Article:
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The SARR Thought Map

Job Interviews are a source of relief, excitement, and stress after diligently searching for the perfect position (which you can find right here at Batiste Talent Solutions, shameless plug). The most stressful part of the job interview is not the interview itself. You are obviously qualified! The source of stress is often the questions asked. Most people that I have interviewed or spoken to about interviews all agree that things usually go well until they are asked to "Recall a time in a previous role when...". For many people this is the moment that it all falls apart. Not because they cannot remember time when but because they do not believe they are capable of properly formulating a response that keeps them on task and helps the interviewer see them in the role that they are interviewing for. The SARR Thought Map is a carefully structured technique that helps to relieve you of how to structure a response.

  • Writer's pictureKatrecia Batiste

It's Going Great and Then The Interviewer Says "Tell me about a time when..."

Updated: Apr 30, 2023

It's #hiring season!! You have landed that #interview! This is your dream job and you have one shot at getting this #nextopportunity. You know prompts will be given instructing you to elaborate on how you handled situations in previous roles. As you prepare, you realize that this is an area you always stumble around in every interview.

One technique I love to train candidates on is using the SARR format in their responses to these prompts. SARR is a thought map that ensures you will provide a concise response that specifically speaks only to the prompt you have been given while also keeping the focus on influencing the person that is interviewing you to view you in the role that you are currently interviewing for. The goal is to always end this technique by speaking of yourself as if you have already landed the job!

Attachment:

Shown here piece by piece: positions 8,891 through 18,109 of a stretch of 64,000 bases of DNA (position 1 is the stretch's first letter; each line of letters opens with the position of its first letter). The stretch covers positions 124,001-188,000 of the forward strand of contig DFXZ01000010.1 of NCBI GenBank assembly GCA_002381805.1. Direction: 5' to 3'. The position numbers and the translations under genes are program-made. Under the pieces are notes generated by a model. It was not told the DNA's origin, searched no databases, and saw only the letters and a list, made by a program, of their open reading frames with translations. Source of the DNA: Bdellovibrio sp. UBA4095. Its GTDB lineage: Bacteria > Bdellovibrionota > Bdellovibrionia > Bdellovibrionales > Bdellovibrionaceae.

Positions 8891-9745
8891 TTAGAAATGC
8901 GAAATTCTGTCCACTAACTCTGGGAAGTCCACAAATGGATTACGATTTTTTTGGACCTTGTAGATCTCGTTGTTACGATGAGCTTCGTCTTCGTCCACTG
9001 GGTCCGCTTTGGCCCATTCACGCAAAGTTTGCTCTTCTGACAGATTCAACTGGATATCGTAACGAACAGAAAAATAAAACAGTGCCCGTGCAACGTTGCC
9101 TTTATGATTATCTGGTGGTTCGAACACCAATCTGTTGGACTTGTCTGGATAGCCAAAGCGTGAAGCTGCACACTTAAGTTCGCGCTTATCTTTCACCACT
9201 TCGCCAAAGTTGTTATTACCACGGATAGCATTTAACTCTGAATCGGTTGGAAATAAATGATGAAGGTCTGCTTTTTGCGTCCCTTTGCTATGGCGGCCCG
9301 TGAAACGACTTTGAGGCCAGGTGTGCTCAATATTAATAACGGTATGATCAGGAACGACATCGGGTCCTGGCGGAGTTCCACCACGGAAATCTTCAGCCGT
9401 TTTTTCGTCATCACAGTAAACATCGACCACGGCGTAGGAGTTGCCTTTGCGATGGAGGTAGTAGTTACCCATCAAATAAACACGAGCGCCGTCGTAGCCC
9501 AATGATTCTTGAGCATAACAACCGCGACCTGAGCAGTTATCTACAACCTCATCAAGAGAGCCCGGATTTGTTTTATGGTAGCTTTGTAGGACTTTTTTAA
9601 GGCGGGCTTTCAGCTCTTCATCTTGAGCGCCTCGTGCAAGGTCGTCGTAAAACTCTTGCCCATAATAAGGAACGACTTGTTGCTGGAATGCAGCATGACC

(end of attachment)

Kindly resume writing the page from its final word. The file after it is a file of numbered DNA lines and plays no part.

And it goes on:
What is SARR? SARR is a technique in which you break your responses to prompts such as "Name a time in a previous role where you were forced to deal with conflict and detail how you handled that conflict," into four organized parts. This method of organization not only gives a clear response but also allows you to end with the interviewer being able to see how you would fit into the role you are being interviewed for.

S-Situation: Briefly describe the scenario you intend to use as an example for answering the question. Ex. In October 2019 was a Manager at Dillard's Warehouse. After some time of working in my position and developing habits, one of my newer colleagues and I had a disagreement that we could not find a resolution to about our differing approaches to completing tasks.

A-Action: Share the particular steps you took. Ex. I suggested that we both first take a break from our disagreement and complete our tasks for the day and then refer to our superior for mediation after our shift. I scheduled a meeting with the individual that we would need to speak with to resolve our conflict. I also brought a copy of the company policies and procedures along with me.

R-Result: Discuss the outcome of the steps. Ex. As a result, we both were able to agree that we were both wrong and were both using slight deviations from company policy. With the help of the third party, we reached a compromise and developed a plan to move forward that suited us both.

R-Reflection: Briefly name one to three key learning points that can be applied to the position you are interviewing for. (Tip: This should always be the longest portion of your answer as your primary focus should be on influencing the interviewer to see you in the role they are interviewing you for.) Ex. By overcoming this challenge I learned first and foremost to always consult with company policy when I am unsure about the methods that I should use to complete a task. I also learned that when available, mediation may be necessary if a resolution cannot be reached. In conclusion, I intend to always approach workplace disagreements at (insert name of the company you are interviewing for if possible) with an open mind understanding that the best policy is company policy.

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